White Sox

No record for Chris Sale but White Sox rally for win

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No record for Chris Sale but White Sox rally for win

Chris Sale didn’t set a major league record on Monday night but his teammates’ eighth-inning rally was a nice consolation prize.

Melky Cabrera’s two-out, two-run double capped a three-run comeback against Mark Buehrle as the White Sox topped the Toronto Blue Jays 4-2 in front of 24,593 at U.S. Cellular Field.

Sale came up four strikeouts shy in his bid for a ninth consecutive double-digit performance, which would have established a major league record. But the left-hander outdueled his former teammate with a complete-game victory in a 114-minute contest in front of a raucous crowd. The White Sox have won five of their last six games.

“He’ll take the win,” White Sox manager Robin Ventura said. “Wins are hard to come by in the league, and you can ask (Jose Quintana) or any other guy, and they’re going to take the win. He goes out there and competes every time. He would like to have (the record), but I don’t think that goes in front of getting a win for him.”

[MORE: White Sox ace Chris Sale named to AL All-Star team]

Especially a victory that appeared out of nowhere against Buehrle, who had kept the White Sox in check for seven innings.

Headed into the eighth inning the White Sox owned six hits, trailed 2-1 and had only won four times in 39 previous tries when trailing after seven innings.

But a Jose Reyes error on Gordon Beckham’s grounder to start the eighth gave the White Sox an extra out. Adam Eaton fell behind Buehrle 0-2 in the count but worked it full before he extended the inning with a two-out single to center. Jose Abreu singled on the first pitch he saw from Buehrle to tie the game at 2.

Cabrera -- who had 11 hits in his last 26 at-bats versus lefties after a 4-for-50 start -- ripped a 2-1 fastball past Josh Donaldson to give the White Sox the lead for good.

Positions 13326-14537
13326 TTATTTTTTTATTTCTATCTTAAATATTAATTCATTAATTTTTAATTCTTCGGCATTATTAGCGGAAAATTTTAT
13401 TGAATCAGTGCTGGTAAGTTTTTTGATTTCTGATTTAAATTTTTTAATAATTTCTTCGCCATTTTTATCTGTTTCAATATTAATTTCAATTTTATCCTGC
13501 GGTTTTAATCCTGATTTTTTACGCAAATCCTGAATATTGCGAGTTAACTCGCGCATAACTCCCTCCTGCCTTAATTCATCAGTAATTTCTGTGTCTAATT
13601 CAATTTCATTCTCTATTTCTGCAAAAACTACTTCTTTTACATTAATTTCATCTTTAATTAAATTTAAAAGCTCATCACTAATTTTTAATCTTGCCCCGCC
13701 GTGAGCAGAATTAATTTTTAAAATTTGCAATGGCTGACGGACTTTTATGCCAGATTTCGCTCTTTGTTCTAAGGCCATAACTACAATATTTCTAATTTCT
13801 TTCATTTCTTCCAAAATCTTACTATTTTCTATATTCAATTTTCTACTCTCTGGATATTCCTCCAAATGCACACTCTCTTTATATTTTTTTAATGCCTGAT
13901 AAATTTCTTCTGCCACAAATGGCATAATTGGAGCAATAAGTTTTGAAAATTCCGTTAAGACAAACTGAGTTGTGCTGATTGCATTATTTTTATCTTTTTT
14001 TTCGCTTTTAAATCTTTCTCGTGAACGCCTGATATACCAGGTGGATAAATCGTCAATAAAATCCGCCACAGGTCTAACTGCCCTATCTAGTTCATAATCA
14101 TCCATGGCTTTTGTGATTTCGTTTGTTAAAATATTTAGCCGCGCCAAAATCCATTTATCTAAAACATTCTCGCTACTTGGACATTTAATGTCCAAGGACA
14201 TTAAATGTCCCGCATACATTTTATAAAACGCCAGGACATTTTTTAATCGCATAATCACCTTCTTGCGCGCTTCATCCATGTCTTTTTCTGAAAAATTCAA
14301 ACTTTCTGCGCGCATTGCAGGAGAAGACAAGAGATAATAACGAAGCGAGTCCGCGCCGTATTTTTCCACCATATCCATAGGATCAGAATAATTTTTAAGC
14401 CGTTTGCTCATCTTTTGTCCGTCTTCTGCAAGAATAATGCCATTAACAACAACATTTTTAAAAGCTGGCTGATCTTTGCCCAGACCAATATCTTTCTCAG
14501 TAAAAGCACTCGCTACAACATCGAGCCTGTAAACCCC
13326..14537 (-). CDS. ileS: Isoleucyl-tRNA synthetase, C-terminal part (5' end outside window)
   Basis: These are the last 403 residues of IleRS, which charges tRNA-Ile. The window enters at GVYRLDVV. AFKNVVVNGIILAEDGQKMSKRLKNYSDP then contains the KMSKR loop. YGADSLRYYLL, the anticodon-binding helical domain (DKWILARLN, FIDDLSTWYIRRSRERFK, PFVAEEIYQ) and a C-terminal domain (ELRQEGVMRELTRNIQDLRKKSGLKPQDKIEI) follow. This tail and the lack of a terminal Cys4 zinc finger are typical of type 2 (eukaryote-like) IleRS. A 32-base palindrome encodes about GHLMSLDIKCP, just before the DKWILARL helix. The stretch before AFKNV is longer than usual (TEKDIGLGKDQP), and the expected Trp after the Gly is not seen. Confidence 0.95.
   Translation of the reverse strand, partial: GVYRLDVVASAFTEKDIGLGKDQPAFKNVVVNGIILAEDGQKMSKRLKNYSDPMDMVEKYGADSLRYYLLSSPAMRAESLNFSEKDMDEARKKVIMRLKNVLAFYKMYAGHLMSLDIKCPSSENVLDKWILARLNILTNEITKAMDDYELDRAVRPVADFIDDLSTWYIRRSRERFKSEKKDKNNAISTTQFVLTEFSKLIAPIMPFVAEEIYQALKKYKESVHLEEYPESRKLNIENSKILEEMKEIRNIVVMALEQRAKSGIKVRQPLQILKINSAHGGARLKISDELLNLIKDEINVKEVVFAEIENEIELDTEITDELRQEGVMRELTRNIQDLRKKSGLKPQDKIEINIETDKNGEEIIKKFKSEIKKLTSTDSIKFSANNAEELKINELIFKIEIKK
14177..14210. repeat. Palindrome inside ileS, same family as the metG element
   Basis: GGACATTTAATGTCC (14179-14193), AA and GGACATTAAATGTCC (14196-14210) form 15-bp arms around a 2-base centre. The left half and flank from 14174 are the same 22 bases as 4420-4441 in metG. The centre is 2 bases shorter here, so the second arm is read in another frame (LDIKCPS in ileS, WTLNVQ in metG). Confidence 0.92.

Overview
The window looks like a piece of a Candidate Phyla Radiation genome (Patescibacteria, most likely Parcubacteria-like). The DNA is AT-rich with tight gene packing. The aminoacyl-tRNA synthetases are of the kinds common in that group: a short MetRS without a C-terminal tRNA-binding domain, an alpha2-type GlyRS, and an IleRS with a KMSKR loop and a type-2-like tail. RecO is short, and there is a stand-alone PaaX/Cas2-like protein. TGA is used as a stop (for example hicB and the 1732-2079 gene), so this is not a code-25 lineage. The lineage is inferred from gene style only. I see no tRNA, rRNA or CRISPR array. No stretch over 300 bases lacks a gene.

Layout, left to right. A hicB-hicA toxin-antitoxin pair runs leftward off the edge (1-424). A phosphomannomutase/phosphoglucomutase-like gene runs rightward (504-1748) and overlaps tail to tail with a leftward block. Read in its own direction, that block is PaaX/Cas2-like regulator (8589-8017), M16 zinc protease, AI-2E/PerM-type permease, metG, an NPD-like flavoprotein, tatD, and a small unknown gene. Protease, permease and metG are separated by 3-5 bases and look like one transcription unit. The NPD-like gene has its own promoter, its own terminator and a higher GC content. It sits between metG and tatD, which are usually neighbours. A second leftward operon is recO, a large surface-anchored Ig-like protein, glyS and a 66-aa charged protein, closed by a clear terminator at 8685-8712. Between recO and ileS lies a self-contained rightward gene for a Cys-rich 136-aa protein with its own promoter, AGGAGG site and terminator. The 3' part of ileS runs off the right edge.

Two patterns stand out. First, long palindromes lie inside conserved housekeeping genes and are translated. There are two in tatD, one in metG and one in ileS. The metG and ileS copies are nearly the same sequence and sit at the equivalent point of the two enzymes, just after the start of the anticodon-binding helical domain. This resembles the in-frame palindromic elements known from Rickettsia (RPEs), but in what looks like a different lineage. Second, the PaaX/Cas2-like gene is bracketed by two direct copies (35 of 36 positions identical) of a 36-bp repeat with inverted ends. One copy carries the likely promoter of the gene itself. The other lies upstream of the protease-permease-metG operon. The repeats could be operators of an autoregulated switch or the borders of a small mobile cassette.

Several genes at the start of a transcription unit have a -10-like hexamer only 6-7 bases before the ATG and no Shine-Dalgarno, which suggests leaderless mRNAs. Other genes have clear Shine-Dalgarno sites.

Back on the mound with a two-run lead, Sale induced a game-ending double play off Danny Valencia’s bat after he yielded two ninth-inning singles.

“It’s nice for us to be able to battle back there in late innings and get big hits,” Eaton said. “I feel like we haven’t really been able to get that big hit.

“Every start (Sale) has, he picks us up. For us to be able to pick him up in a big stance, it does a lot for the psyche of the team.”

The White Sox had only won four of the left-hander’s last eight starts despite Sale’s Herculean run to tie Pedro Martinez’s strikeout mark. Included in that stretch were consecutive 2-1 losses (Sale lost one at Tampa Bay and earned a no-decision in the other versus the Texas Rangers).

Until the eighth inning, it looked as if Sale was in line for another difficult decision against an aggressive Blue Jays lineup.

[NBC SPORTS SHOP: Buy a Chris Sale jersey here]

Both Sale and Buehrle responded to warm ovations from the crowd with quick, nearly identical first innings full of ground balls. Five of Sale’s first six outs came via grounders but he needed only 17 pitches to complete two scoreless innings against the highest-scoring offense in the majors.

But Toronto struck first when Chris Colabello had a solo homer to start the third inning. Donaldson’s solo drive to left in the sixth inning gave the Blue Jays a 2-1 lead.

Though Sale seemed to gain some momentum with three straight strikeouts in between the fourth and fifth innings, surpassing Martinez never seemed to be within reach. Sale didn’t record his first strikeout until he got Devon Travis looking with one out in the third inning and he didn’t get another after he got Colabello swining in the seventh.

Beyond his six strikeouts, Sale reached a two-strike count 10 different times only for Toronto hitters to put the ball in play despite additional energy from the crowd. But in the end, all that mattered to Sale -- who allowed two earned runs and six hits -- was the victory.

“Every time there’s two strikes everybody’s making some noise,” Sale said. “But it didn’t work out. I’ll take this outcome over that any day.”